Someone else will inevitably feel wrong on it and that could easily lead to an accident.
Point of fact, I would not dream of even asking for a loan of a friends bike and I would question a request.

+1 - yes - I go along with that.

philvantwo
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Re: whether to lend a bike or not?

Postby philvantwo » 4 Jul 2020, 10:15am

Unless it's a small wheeler bike like mick f has got.......one size fits all?

JohnW
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Joined: 6 Jan 2007, 9:12pm
Location: Yorkshire

Re: whether to lend a bike or not?

Postby JohnW » 4 Jul 2020, 12:41pm

philvantwo wrote:Unless it's a small wheeler bike like mick f has got.......one size fits all?


I've never had one, so cannot give an experienced opinion.
However, saddle height and fore and aft position, and handlebar height and possibly profile are all adjustable even on those bikes.
Once you've set your (normal) bike up, and found the optimum for yourself, other people's bikes will feel odd.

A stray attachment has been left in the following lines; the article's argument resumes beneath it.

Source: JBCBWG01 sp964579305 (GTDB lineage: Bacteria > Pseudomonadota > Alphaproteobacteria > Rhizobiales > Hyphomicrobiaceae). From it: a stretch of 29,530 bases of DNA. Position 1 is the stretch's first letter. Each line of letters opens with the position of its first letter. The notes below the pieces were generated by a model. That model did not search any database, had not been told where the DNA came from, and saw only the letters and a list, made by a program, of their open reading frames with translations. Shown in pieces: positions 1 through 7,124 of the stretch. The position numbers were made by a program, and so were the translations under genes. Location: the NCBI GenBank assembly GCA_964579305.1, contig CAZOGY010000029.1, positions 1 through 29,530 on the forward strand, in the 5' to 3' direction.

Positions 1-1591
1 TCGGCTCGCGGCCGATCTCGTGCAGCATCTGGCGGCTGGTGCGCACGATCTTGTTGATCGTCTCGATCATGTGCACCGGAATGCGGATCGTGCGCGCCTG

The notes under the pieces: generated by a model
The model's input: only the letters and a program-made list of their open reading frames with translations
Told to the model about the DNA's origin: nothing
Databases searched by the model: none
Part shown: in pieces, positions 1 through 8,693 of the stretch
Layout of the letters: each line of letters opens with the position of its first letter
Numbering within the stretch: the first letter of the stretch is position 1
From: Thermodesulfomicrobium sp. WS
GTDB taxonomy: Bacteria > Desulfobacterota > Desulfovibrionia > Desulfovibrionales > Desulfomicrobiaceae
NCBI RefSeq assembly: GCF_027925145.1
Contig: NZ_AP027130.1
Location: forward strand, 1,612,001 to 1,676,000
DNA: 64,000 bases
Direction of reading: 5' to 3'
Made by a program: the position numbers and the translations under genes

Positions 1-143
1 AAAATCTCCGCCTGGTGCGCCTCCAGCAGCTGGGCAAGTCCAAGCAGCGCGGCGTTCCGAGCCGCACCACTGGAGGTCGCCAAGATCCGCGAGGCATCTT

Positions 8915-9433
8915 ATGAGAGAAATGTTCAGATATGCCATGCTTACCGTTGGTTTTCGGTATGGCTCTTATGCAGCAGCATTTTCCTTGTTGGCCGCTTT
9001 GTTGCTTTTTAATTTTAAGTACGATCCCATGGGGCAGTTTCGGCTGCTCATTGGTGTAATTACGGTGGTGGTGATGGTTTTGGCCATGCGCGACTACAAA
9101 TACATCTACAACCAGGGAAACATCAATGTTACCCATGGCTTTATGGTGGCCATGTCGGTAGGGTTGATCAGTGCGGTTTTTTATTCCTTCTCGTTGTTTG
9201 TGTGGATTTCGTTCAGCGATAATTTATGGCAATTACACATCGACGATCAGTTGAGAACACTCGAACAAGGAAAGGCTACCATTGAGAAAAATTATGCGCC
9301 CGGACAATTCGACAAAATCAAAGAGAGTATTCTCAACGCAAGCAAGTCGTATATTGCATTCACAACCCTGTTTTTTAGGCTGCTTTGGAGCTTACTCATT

edited for spelling mistake - 22.48hrs Friday
Last edited by JohnW on 4 Jul 2020, 10:48pm, edited 1 time in total.

Cyril Haearn
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Re: whether to lend a bike or not?

Postby Cyril Haearn » 4 Jul 2020, 9:25pm

Could be a problem if one has taken a lot of trouble to get the position just right, one loans the machine and it comes back with saddle and bars in quite different places :?
Entertainer, intellectual, idealist, PoB, 60097
Cycling-of course, but it is far better on a Gillott
We love safety cameras, we hate bullies

JohnW
Posts: 6376
Joined: 6 Jan 2007, 9:12pm
Location: Yorkshire

Re: whether to lend a bike or not?

Postby JohnW » 4 Jul 2020, 10:49pm

Cyril Haearn wrote:Could be a problem if one has taken a lot of trouble to get the position just right, one loans the machine and it comes back with saddle and bars in quite different places :?

Quite so.